College of DuPage Nursing Student Kaela Jean-Pierre shared that in modern times, health care providers focus most of their time and effort on preventative medicine. They invest their time into diagnosing and treating hypercholesterolemia as a preventive measure for cardiovascular disease, which is the leading cause of death in the United States, causing 1 in 4 deaths. Hypercholesterolemia is defined as the presence of high levels of cholesterol in the blood. Understanding the importance of cholesterol and improving it is important for individuals of all ages to reduce the risk of heart disease and strokes.
What is Cholesterol?
Cholesterol is a waxy, fat-like substance that is made by the body naturally and found in the bloodstream and the cells. Cholesterol is essential in generating hormones, building cells, and substances that aid in food digestion. Cholesterol is needed to maintain a healthy body but just like the saying, “too much of anything is bad”, meaning in this case, too much cholesterol can be detrimental for the heart. There are at least two types of cholesterol: high-density lipoprotein (HDL), the “good” kind of cholesterol, and low-density lipoprotein, a kind of “bad” kind of cholesterol. HDL (High-Density Lipoprotein protects the heart from heart disease. It removes LDL (Low-Density- Lipoprotein) from the body and prevents it from buildup in the arteries. LDL cholesterol increases the risk of heart disease because it leads to plaque buildup on the inner wall of the arteries.
What Causes High Cholesterol?
When there’s an excess amount of cholesterol in the blood, it forms plaque in the walls of the coronary arteries leading to vasoconstriction of the blood vessels that supply oxygenated blood to the heart. This condition is also atherosclerosis. The most common causes of hypercholesterolemia are unhealthy diets, lack of physical activity, age, and family history. Stress can also affect cholesterol levels, just like hypertension. Untreated high cholesterol can lead to cardiovascular disease, stroke, and heart failure.
When Should Individuals Get Screened?
The misconception of screening for cholesterol or other medical conditions only applies to adults; however, children can have hypercholesterolemia as well as adults. If a child has at least one parent that has hypercholesterolemia, they can also inherit it which is called familial hypercholesterolemia. This puts them at risk for early heart attack stroke; therefore, it is essential for children to get screened for high cholesterol levels.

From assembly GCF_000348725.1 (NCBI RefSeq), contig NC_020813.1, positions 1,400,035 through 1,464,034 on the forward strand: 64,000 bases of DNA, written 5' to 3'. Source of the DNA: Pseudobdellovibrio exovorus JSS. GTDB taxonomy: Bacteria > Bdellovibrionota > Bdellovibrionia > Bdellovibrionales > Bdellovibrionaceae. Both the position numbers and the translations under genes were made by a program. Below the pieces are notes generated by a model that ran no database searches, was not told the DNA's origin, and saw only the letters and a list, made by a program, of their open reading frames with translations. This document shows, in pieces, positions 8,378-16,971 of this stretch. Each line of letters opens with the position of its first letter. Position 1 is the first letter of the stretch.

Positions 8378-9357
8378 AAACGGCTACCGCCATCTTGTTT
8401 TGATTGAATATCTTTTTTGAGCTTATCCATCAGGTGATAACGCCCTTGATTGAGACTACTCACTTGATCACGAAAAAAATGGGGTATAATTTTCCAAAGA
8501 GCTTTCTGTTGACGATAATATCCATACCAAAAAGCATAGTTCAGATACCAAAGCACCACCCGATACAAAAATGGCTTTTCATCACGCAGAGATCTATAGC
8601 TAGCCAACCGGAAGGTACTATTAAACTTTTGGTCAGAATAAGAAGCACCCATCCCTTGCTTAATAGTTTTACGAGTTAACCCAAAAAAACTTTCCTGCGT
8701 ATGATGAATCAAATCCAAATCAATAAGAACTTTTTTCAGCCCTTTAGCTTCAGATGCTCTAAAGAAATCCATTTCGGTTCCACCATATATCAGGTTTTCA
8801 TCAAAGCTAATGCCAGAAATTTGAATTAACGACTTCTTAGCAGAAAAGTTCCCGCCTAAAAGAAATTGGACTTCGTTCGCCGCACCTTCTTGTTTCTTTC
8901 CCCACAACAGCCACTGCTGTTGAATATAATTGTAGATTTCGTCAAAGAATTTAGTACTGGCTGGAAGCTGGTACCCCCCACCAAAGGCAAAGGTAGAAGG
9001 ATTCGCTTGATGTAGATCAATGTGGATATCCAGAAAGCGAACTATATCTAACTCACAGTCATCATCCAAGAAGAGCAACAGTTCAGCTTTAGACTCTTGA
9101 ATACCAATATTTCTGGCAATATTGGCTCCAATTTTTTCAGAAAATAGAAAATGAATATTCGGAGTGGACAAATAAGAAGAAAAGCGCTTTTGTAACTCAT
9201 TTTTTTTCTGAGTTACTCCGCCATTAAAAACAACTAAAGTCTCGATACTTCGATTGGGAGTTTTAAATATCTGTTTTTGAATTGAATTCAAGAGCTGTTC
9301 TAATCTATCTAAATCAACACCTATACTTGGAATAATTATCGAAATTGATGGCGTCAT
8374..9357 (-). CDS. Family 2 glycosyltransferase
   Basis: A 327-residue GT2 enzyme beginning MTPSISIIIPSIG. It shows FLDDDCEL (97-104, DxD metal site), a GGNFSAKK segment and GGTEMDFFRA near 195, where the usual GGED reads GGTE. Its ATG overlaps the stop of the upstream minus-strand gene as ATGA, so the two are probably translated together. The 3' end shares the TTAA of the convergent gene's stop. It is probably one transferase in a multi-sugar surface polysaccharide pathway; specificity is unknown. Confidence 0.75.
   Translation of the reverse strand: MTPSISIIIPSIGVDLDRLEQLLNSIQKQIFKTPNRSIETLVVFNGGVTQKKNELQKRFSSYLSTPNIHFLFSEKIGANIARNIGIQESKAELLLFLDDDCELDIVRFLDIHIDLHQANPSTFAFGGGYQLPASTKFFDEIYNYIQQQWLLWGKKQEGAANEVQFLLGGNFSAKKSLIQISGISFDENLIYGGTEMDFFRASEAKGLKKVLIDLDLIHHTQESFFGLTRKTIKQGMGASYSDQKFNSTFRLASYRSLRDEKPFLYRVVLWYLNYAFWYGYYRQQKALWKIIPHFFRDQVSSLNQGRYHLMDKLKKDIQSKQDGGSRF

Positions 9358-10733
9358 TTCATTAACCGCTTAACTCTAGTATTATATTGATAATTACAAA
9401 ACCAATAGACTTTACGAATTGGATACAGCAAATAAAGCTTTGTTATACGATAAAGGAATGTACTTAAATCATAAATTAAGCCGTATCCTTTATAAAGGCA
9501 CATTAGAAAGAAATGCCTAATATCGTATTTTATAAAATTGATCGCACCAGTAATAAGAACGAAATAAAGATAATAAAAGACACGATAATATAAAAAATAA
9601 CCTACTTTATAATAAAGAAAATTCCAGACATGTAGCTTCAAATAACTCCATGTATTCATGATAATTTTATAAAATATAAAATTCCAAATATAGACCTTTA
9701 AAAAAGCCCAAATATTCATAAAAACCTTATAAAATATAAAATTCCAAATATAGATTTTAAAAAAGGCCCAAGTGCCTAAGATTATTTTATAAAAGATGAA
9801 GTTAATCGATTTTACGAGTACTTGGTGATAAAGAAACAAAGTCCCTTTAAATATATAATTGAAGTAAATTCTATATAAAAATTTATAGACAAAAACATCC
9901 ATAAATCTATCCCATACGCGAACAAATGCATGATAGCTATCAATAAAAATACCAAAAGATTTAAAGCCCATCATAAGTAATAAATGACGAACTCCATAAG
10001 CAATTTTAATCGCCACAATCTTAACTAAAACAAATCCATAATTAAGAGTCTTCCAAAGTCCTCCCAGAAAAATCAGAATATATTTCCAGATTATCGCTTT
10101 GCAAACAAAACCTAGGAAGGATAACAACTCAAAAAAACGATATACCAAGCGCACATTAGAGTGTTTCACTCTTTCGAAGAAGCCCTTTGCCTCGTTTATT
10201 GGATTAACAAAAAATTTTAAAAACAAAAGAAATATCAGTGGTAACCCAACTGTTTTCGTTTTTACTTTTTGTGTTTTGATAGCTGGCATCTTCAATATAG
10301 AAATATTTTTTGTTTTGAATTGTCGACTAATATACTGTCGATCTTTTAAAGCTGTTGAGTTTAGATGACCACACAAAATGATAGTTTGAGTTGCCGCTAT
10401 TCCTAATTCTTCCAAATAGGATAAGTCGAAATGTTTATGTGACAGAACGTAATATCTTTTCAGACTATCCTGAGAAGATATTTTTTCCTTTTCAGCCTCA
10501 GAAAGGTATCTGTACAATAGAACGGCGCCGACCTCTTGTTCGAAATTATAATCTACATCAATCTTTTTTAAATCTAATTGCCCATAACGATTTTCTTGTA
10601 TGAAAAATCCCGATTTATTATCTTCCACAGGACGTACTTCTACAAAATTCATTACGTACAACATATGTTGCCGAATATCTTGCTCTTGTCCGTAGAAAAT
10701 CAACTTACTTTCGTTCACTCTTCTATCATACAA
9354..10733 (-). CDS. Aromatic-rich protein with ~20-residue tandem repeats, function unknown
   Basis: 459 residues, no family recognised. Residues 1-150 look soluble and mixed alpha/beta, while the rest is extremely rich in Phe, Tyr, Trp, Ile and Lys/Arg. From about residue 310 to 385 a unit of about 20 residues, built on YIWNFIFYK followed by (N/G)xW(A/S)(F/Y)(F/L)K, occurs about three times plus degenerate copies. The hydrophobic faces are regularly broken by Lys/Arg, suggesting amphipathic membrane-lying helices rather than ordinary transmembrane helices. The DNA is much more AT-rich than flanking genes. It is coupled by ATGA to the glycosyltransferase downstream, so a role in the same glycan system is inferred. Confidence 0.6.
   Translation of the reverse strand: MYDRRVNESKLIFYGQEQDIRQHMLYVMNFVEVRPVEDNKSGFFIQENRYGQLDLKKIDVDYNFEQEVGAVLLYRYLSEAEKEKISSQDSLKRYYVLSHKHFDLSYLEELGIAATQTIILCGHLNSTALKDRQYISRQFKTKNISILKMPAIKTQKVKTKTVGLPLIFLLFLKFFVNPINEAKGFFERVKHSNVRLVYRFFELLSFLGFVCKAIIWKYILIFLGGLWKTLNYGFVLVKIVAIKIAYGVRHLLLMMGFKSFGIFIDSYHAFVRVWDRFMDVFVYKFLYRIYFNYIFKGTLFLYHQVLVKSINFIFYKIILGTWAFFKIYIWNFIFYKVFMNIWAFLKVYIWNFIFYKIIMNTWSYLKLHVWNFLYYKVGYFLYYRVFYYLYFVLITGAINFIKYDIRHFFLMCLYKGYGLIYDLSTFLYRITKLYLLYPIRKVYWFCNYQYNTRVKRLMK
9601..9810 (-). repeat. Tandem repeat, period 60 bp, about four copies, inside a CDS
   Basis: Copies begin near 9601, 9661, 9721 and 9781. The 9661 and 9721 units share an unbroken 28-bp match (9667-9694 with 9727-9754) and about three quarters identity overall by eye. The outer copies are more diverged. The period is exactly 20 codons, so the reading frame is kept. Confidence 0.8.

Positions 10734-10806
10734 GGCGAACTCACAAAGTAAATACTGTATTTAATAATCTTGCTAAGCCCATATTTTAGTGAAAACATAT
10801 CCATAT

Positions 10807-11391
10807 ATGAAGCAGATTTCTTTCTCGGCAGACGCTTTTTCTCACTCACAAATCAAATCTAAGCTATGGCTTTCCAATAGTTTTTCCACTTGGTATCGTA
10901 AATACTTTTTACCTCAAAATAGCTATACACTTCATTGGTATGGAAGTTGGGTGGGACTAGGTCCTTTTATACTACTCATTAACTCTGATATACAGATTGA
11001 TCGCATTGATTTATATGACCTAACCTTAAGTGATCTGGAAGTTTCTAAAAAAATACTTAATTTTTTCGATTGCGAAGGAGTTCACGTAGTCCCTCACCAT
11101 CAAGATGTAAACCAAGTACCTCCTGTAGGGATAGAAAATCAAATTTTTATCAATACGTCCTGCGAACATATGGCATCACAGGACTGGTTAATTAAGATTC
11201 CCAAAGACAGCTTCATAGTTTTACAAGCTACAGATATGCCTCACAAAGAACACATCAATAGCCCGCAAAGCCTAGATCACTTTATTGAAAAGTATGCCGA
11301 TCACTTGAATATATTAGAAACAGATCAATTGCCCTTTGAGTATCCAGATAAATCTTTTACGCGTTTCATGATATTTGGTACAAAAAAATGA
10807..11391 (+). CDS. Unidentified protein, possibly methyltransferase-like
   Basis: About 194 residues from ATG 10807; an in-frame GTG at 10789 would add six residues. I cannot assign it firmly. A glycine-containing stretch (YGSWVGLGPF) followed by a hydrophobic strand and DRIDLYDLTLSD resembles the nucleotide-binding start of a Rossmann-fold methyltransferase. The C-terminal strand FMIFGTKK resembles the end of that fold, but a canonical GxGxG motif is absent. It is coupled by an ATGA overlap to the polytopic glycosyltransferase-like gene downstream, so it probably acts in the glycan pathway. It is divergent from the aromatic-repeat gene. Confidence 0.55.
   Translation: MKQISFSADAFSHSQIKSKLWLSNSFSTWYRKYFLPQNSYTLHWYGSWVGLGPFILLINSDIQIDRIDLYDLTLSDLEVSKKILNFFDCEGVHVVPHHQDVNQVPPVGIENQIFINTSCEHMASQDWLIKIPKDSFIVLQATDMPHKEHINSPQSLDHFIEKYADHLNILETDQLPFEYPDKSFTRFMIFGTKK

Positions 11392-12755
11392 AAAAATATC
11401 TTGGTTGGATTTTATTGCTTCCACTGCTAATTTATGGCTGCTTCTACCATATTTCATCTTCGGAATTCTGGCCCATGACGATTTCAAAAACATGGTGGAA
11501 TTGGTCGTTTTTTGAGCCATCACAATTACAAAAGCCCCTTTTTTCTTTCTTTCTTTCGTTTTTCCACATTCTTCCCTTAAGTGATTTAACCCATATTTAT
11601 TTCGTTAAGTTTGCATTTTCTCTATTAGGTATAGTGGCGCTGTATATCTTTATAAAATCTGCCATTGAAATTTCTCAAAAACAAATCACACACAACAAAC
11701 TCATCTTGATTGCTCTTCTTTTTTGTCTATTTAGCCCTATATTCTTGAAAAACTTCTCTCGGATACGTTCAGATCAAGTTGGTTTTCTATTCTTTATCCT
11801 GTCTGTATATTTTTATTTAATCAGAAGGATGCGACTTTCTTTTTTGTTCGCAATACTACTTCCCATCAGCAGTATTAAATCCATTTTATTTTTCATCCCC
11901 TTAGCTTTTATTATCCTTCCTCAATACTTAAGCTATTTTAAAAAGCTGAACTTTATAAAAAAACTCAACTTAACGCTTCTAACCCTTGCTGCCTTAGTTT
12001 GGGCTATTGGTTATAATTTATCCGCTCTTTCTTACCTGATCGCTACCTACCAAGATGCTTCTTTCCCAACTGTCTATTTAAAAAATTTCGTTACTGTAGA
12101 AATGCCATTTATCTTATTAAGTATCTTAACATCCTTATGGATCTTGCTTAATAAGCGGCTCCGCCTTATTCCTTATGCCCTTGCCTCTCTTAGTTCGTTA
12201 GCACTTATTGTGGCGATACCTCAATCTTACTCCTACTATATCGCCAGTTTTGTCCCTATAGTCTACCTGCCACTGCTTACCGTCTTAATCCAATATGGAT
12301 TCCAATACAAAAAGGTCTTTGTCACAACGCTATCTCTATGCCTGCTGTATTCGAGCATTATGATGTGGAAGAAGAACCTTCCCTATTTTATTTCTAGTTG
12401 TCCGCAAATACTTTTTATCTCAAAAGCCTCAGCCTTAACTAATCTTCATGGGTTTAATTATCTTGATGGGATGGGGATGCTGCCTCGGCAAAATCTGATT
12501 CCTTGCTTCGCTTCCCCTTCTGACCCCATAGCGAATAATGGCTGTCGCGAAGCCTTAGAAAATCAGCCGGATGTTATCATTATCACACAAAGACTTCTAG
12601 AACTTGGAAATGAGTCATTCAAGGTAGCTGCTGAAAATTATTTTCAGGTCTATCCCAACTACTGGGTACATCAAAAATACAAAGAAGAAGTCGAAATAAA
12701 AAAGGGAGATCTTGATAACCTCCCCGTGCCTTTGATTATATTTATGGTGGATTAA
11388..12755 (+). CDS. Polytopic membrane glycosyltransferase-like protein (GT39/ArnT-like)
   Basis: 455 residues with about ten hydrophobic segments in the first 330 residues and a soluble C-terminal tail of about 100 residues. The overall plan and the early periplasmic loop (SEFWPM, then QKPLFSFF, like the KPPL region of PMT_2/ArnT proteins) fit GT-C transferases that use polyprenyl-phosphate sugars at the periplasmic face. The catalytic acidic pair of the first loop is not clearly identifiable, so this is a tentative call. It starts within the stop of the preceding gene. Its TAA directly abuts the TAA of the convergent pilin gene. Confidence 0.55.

How is High Cholesterol Managed?
Just like with hypertension, cholesterol levels can be managed with a cardiac healthy diet low in sodium and saturated fats, the moderate-intensity exercise of at least 30 minutes a day, smoking cessation, and medication depending on the severity of the condition.
Anyone at any age can have high cholesterol levels. It is up to individuals to be proactive and take control of their health to lower the risks of cardiovascular disease. It is important to get screened for high cholesterol sooner rather than later because it is a gradual process and excess cholesterol can accumulate in the body potentially leading to a heart attack or a stroke; therefore, although, cholesterol is needed in the body, too much of it can be harmful to the body.
Prevention and treatment of high cholesterol (hyperlipidemia). www.heart.org. (n.d.). Retrieved October 1, 2021, from https://www.heart.org/en/health-topics/cholesterol/prevention-and-treatment-of-high-cholesterol-hyperlipidemia.
Centers for Disease Control and Prevention. (2020, January 31). Knowing your risk: High cholesterol. Centers for Disease Control and Prevention. Retrieved October 1, 2021, from https://www.cdc.gov/cholesterol/risk_factors.htm.
Mayo Foundation for Medical Education and Research. (2021, July 20). High cholesterol. Mayo Clinic. Retrieved October 1, 2021, from https://www.mayoclinic.org/diseases-conditions/high-blood-cholesterol/symptoms-causes/syc-20350800.